One of the confusing parts of filing for bankruptcy is figuring out which chapter to file under. Chapter 7 and Chapter 13 both offer different advantages and disadvantages, and someone seeking to file must meet certain criteria. For Chapter 7 one of those criteria is being below the median level for the state that they live in. This is called the “means test” and it is designed to prevent people who can afford to pay off their debt from taking advantage of debt discharge options under Chapter 7.

Sometimes applicants who file for one form of bankruptcy must later convert to a different type, depending on changing circumstances. Recently, a judge in Florida joined with a minority of federal courts that have ruled that a person who files for Chapter 13 protection and later converts to Chapter 7 does not need to pass the means test.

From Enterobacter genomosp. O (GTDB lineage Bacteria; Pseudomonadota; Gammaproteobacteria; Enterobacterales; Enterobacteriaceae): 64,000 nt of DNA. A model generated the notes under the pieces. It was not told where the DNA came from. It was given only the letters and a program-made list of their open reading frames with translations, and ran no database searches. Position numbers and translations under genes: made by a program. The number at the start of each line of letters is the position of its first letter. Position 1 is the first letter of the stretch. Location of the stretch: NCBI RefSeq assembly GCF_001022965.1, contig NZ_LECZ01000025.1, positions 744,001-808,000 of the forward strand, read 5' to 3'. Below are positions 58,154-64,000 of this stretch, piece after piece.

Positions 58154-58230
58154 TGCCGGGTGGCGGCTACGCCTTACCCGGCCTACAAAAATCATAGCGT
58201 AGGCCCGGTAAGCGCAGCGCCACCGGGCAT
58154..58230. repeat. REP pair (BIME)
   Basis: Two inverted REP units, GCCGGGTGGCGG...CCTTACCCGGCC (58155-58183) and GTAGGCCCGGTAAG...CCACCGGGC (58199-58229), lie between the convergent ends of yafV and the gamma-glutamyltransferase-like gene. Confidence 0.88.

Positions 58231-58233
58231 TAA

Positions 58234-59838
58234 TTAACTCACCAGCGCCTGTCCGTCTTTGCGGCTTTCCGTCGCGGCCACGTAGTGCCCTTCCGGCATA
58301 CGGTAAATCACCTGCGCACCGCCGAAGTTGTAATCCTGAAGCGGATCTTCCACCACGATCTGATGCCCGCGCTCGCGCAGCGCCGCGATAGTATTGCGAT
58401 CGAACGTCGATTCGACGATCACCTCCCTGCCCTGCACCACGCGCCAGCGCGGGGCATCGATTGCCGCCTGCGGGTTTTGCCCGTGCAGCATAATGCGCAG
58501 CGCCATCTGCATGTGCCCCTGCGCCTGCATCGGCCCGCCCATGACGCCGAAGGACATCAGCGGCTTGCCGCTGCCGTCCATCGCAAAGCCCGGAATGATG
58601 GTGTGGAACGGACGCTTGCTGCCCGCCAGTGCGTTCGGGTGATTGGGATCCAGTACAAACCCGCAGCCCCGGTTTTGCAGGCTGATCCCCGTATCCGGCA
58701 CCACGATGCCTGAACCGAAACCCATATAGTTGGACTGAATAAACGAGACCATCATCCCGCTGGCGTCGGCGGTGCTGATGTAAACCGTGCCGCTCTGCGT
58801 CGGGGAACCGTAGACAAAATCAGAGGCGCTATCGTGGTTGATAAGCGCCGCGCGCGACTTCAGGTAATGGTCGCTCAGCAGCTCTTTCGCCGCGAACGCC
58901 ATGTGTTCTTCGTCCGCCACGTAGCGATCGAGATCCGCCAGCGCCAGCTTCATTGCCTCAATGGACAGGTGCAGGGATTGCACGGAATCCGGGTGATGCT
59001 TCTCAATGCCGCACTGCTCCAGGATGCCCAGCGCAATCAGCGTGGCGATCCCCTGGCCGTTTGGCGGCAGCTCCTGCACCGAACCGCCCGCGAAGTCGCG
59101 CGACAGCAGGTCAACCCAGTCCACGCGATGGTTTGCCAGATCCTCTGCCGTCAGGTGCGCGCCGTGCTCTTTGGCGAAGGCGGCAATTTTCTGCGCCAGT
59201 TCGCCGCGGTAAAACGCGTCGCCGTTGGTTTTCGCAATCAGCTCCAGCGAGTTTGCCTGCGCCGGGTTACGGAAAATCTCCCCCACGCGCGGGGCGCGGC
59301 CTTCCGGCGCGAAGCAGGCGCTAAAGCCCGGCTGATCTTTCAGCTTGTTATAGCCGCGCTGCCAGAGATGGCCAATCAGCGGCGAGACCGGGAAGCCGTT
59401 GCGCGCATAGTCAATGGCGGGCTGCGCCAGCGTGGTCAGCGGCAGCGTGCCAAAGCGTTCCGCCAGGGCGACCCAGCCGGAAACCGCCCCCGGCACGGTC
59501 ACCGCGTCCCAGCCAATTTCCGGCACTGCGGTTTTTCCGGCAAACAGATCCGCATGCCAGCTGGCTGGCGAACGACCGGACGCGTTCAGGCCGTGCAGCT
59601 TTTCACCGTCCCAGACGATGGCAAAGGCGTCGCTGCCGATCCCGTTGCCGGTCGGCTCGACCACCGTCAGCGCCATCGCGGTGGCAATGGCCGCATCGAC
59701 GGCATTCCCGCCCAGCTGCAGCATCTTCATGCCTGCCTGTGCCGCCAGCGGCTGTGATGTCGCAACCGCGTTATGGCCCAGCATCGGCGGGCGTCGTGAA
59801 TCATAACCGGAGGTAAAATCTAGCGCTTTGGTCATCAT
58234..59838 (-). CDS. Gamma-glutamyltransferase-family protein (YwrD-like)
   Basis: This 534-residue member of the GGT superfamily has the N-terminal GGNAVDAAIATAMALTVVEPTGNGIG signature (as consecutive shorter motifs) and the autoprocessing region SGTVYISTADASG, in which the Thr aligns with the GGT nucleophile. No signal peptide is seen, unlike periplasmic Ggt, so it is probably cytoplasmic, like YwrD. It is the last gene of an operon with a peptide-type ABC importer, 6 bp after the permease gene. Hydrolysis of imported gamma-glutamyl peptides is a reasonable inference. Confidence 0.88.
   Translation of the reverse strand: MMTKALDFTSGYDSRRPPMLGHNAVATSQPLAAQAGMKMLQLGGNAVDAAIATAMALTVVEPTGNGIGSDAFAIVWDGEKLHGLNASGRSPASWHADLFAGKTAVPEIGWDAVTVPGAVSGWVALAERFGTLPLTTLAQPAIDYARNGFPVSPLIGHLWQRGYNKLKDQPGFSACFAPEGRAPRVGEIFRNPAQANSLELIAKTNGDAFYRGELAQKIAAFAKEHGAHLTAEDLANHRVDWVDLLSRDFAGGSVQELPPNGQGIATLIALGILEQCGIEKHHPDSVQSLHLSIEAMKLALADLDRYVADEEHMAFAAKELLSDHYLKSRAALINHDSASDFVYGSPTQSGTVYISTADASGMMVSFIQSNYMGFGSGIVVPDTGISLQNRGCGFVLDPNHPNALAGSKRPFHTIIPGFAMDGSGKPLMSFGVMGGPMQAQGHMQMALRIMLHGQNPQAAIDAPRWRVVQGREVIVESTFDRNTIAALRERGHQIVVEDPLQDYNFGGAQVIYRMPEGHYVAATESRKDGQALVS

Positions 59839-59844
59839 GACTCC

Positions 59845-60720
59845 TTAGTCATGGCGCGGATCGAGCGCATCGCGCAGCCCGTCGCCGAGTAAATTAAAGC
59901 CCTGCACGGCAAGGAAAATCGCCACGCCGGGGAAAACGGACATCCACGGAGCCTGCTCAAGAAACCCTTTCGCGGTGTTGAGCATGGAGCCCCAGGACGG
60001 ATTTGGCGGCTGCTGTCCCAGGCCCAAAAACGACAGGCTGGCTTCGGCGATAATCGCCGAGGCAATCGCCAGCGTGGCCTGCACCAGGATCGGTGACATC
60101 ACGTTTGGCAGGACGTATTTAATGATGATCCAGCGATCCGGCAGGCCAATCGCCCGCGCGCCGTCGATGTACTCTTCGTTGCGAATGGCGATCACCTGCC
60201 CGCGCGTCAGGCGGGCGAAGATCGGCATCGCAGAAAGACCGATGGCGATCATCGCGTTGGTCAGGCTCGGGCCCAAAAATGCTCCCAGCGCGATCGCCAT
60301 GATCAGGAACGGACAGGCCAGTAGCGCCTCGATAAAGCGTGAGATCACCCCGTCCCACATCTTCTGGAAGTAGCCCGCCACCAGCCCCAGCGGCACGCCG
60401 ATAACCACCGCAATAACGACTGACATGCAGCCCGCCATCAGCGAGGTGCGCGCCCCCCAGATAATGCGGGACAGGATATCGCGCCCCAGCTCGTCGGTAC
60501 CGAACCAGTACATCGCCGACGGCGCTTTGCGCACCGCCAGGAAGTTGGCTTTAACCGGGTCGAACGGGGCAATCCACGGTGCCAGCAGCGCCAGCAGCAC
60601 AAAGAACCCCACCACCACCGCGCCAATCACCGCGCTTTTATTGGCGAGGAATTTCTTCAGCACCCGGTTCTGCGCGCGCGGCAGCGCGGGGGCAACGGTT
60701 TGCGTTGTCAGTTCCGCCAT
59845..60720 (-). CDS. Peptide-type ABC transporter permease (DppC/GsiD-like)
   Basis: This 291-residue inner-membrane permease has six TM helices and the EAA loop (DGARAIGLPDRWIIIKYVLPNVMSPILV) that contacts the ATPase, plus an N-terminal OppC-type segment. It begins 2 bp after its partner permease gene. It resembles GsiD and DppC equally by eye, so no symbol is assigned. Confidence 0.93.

In this case, the woman filed for bankruptcy under Chapter 13 and then lost her job and then converted to a Chapter 7 filing. Later, she found a new job that would have limited her eligibility for Chapter 7, but the judge allowed her to continue the process under that statute.

While this does not change the law in Florida, it does show that some judges here and around the country are looking closely at bankruptcy cases and adapting to fit the special circumstances of people in need to debt relief.

In any situation, it’s important to consult with an experienced bankruptcy attorney to find out what course of action is the best for a particular set of circumstances.

Source: Thomson Reuters News & Insight, “No means test for converted Chapter 13 cases, Florida judge says,” Nov. 5, 2012.